Considering the previous studies, it may be overly sim-
plistic to propose a single relationship between reading
fiction and empathy. Individual differences in reading fic-
tion can be examined in relation to how much someone
has read over their life-time, and also how transported
they have been by a particular story. Furthermore, indi-
vidual differences in empathy can be assessed in relation
to both cognitive and affective empathy. The present
study was thus designed to explore individual differences
in life-time exposure to reading fiction, transportation,
and cognitive and affective empathy. In line with Mar
et al. (2006, 2009) it was hypothesised that exposure to
fiction would positively relate to cognitive empathy but
not necessarily to affective empathy. Conversely, in line
with Johnson (2012) and Bal and Veltkamp (2013) it was
predicted that transportation by a piece of fiction would
relate to levels of affective empathy and subsequent help-
ing tendencies, but not necessarily to exposure to fiction
or cognitive empathy.
Participants were students and staff from Oxford Brookes
University in the UK who volunteered in response to post-
ers displayed on campus. No incentive was offered for par-
ticipation. A total of 22 women and 11 men participated,
with a mean age of 29.5 years (range = 18 - 59 years, SD =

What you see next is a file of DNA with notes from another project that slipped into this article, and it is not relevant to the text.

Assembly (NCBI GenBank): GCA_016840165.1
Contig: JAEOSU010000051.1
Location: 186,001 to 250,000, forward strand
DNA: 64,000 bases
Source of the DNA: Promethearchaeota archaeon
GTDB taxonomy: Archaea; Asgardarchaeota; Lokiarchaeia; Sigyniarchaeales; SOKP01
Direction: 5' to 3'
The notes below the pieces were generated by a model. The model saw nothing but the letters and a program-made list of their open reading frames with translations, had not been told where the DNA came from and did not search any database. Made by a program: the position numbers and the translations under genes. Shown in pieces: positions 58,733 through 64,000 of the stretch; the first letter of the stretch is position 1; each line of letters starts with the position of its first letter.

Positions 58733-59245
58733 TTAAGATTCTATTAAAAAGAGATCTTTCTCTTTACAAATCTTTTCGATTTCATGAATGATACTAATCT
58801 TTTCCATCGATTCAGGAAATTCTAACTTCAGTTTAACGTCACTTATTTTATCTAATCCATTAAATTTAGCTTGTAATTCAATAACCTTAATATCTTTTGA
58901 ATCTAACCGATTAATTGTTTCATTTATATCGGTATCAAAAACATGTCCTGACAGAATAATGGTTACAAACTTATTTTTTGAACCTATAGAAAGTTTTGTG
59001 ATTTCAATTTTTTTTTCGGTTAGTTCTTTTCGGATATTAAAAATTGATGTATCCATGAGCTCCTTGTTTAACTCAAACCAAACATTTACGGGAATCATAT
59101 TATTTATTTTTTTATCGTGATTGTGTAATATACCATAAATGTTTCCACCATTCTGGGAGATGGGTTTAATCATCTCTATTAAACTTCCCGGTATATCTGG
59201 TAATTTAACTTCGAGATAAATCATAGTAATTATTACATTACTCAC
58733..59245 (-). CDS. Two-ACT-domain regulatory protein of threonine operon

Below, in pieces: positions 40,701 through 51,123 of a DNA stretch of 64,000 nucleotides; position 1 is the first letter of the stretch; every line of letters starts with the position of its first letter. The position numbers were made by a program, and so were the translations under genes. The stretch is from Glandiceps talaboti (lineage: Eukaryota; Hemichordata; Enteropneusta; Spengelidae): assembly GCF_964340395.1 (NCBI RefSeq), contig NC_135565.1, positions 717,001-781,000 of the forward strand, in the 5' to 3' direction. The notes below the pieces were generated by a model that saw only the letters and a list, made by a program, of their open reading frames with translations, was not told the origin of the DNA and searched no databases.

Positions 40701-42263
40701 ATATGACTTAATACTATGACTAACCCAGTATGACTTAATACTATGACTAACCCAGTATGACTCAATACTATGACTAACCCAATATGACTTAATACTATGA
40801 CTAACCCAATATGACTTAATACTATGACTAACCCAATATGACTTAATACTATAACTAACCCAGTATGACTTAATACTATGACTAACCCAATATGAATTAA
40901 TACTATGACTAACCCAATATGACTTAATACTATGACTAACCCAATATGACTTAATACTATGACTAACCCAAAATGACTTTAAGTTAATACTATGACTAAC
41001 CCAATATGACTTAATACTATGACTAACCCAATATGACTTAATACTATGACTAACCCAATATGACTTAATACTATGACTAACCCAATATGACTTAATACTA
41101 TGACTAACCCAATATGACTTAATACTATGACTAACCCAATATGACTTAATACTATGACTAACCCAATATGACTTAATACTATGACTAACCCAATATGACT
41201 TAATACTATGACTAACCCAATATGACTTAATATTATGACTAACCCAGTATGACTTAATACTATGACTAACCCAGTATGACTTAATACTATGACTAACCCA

12.2 years). All participants spoke fluent English.
Stanseld and Bunce: Empathy and Reading Fiction 11
Participants completed a number of questionnaire meas-
ures administered before and after reading a short fic-
tional story.
The ctional story
The fictional story was “Motholeli’s Story”, an extract
from the novel “Morality for Beautiful Girls” by Alexander
McCall Smith (2001). The extract was 1503 words long and
was a self-contained episode concerning the experiences
of an orphaned girl in Botswana. The story had previously
been found to evoke emotional responses (such as sympa-
thy and compassion) when used in a classroom exercise
(Keen, 2007).
Exposure to Fiction. The Author Recognition Test (ART;
Mar et al., 2006) uses ability to identify the names of
authors as an indirect measure of how much someone
reads, and has been found to be a reliable and valid
indicator of individual differences in exposure to print
(Stanovich & West, 1989). The ART comprised 140 names,
of which 50 were published fiction authors, 50 were pub-
lished non-fiction authors, and 40 were decoys who were
not published authors and thus, were not well known.
Exposure to Fiction was measured by allocating one point
for each correctly-identified fiction author, with Exposure
to Non-fiction also being measured by allocating one point
for each correctly identified non-fiction author. The inclu-
sion of decoys meant that it was possible to detect partici-
pants who used a guessing strategy. The internal reliability
of both measures for this sample was good (Exposure to
Fiction, α = .951; Exposure to Non-fiction, α = .855).
Trait Empathy. A baseline measure of trait empathy
was assessed using three subscales of the Interpersonal
Reactivity Index (IRI; Davis, 1980). The IRI is an individ-
ual difference measure of empathy, with sub-scales that
encompass separate aspects of the overarching concept
of empathy. The first sub-scale, Fantasy (F), measured the
underlying tendency to identify with fictional charac-
ters, for example, “I really get involved with the feelings
of a character in a novel”. Internal reliability for this sub-
scale was good (α = .876). The second subscale, Empathic
Concern (EC), measured the underlying inclination to feel